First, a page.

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Frequently asked questions

Are real estate appraisals really necessary?


The Importance Of A Professional Real Estate Appraisal IBecause much private, corporate, and public wealth lies in real estate, an accurate estimation of a property's value is essential to the economic well-being of the individual client, as well as society as a whole. A professional real estate appraiser assists his / her clients in estimating the market values of properties through by gathering, analyzing, and interpreting of information relevant to a property so as to arrive at the most accurate value conclusion possible.

Unquestionably, the professional opinion of the appraiser, backed by extensive training and knowledge, influences the decisions of people who own, manage, sell, purchase, invest in, and lend money on the security of real estate. And because the appraiser is trained to be an impartial third party in the lending process, this professional serves as a vital "check in the system," protecting real estate buyers from overpaying for property as well as lenders from over lending to buyers.




What qualifies someone to be a real estate appraiser?


Appraiser Qualifications Amazing as it may seem, anyone can legally call themselves a "real estate appraiser" WITHOUT ANY EDUCATION OR EXPERIENCE. Federal regulations require, however, that all appraisals accomplished for "federally related transactions" be performed by STATE LICENSED OR CERTIFIED APPRAISERS. In New England, all 6 states have specific licensing requirements, with each state having somewhat similar licensing regulations to the others. These requirements typically mandate that all real estate appraisers be, at a minimum, state licensed or state certified and have fulfilled rigorous education and experience requirements. Each LICENSED or CERTIFIED APPRAISER and must adhere to strict industry standards and a professional code of ethics, promulgated by the Appraisal Foundation and identified as the Uniform Standards for Professional Appraisal Practice (USPAP). To protect your own interests, always hire an appraiser properly LICENSED or CERTIFIED by the state in which the property to be appraised is located.




What is the difference between a short form report and the more traditional "Fannie Mae" (URAR) Uniform Residential Appraisal Report and other "lender" orientated reports?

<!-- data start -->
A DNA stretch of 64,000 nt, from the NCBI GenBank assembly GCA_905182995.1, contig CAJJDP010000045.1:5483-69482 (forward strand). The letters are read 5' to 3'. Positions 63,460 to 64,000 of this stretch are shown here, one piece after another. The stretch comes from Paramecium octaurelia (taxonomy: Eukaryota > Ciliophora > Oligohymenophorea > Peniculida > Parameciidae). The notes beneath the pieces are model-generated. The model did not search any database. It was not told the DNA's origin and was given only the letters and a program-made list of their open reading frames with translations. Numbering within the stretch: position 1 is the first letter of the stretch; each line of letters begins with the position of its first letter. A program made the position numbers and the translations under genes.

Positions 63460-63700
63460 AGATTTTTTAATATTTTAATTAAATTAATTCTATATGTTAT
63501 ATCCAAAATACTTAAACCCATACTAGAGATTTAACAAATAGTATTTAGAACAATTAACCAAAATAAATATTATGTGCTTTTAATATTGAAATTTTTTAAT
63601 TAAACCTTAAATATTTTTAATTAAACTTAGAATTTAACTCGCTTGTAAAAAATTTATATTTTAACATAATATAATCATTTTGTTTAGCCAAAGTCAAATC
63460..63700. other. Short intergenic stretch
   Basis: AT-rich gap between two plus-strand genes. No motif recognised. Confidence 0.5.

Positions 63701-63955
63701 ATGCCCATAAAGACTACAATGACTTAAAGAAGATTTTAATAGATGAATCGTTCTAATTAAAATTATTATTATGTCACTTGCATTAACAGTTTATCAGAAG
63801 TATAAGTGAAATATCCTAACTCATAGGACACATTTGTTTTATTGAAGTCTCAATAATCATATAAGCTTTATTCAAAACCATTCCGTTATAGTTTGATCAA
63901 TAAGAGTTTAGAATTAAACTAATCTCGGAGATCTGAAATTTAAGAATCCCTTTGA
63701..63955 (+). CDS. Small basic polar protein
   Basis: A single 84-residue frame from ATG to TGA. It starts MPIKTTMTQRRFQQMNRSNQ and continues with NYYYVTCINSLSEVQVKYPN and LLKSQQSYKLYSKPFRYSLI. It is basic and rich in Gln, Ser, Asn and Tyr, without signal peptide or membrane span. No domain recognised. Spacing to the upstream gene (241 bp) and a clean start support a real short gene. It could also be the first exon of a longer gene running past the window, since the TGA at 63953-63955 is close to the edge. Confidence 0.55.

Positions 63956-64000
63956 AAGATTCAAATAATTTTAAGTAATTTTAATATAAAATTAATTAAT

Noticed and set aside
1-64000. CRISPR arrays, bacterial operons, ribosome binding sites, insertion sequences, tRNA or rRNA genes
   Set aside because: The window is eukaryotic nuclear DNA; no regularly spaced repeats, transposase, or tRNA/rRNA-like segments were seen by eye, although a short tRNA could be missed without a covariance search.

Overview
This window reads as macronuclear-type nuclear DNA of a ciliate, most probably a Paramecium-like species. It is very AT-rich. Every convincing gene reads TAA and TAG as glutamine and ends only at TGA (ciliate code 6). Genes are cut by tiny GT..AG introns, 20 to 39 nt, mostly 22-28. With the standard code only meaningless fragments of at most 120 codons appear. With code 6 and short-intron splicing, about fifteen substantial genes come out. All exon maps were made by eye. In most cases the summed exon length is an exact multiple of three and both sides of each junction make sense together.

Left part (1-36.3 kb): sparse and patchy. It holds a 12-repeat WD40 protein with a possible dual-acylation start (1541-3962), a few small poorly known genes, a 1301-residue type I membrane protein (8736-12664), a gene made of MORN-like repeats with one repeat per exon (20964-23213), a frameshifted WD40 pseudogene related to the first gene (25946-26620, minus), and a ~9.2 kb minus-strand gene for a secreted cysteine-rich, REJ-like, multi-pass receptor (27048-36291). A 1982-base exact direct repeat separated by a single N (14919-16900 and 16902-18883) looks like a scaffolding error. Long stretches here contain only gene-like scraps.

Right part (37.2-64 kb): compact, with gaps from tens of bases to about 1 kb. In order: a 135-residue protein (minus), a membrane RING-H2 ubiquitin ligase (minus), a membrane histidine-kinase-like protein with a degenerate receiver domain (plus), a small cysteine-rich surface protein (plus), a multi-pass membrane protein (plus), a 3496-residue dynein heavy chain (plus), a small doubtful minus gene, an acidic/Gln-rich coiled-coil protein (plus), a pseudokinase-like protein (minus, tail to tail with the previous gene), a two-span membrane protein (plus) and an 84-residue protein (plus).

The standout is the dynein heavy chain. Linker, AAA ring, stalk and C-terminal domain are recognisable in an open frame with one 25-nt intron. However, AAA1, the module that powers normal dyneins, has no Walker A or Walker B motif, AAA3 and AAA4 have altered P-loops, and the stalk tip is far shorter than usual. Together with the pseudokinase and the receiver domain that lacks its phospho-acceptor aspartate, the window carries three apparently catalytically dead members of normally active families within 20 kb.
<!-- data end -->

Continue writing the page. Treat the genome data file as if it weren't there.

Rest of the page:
Short form "2055" Vs. "URAR Fannie Mae" Form Appraisal Report A "Fannie Mae" - URAR form report has many items required by the secondary mortgage lending market, that are not neccesarily needed in a simple report to find the market value. Both primarily rely on a direct sales comparison or market approach with a comparison grid (see below) to determine the market value of the subject property. The lenders report has many additional arbitrary requirements which have little bearing on the value found by a report needed for many other purposes. The traditional "lender" reports need census tract & smsa information for tracking lending patterns. Some lender reports require a lot of the appraisers effort to determine and substantiate how much additional rental income is available to support a higher mortgage. In addition, a great deal of detail is required to help the lender determine what if any, necessary repairs might be needed before the property meets their underwriting requirements. All of these things and much more, may be quite important for a lender, but probably are useless for most people, who just want to know what a property is worth for a variety of reasons. Our short form reports are particularly well suited for helping a seller to price a home for sale, helping a buyer to decide how much to offer or pay for a home, for estate tax, gift tax, tax grievance, uncontested divorce & most any other potential use other than for obtaining a mortgage or in litigation where the report will be used in conjunction with expert testimony.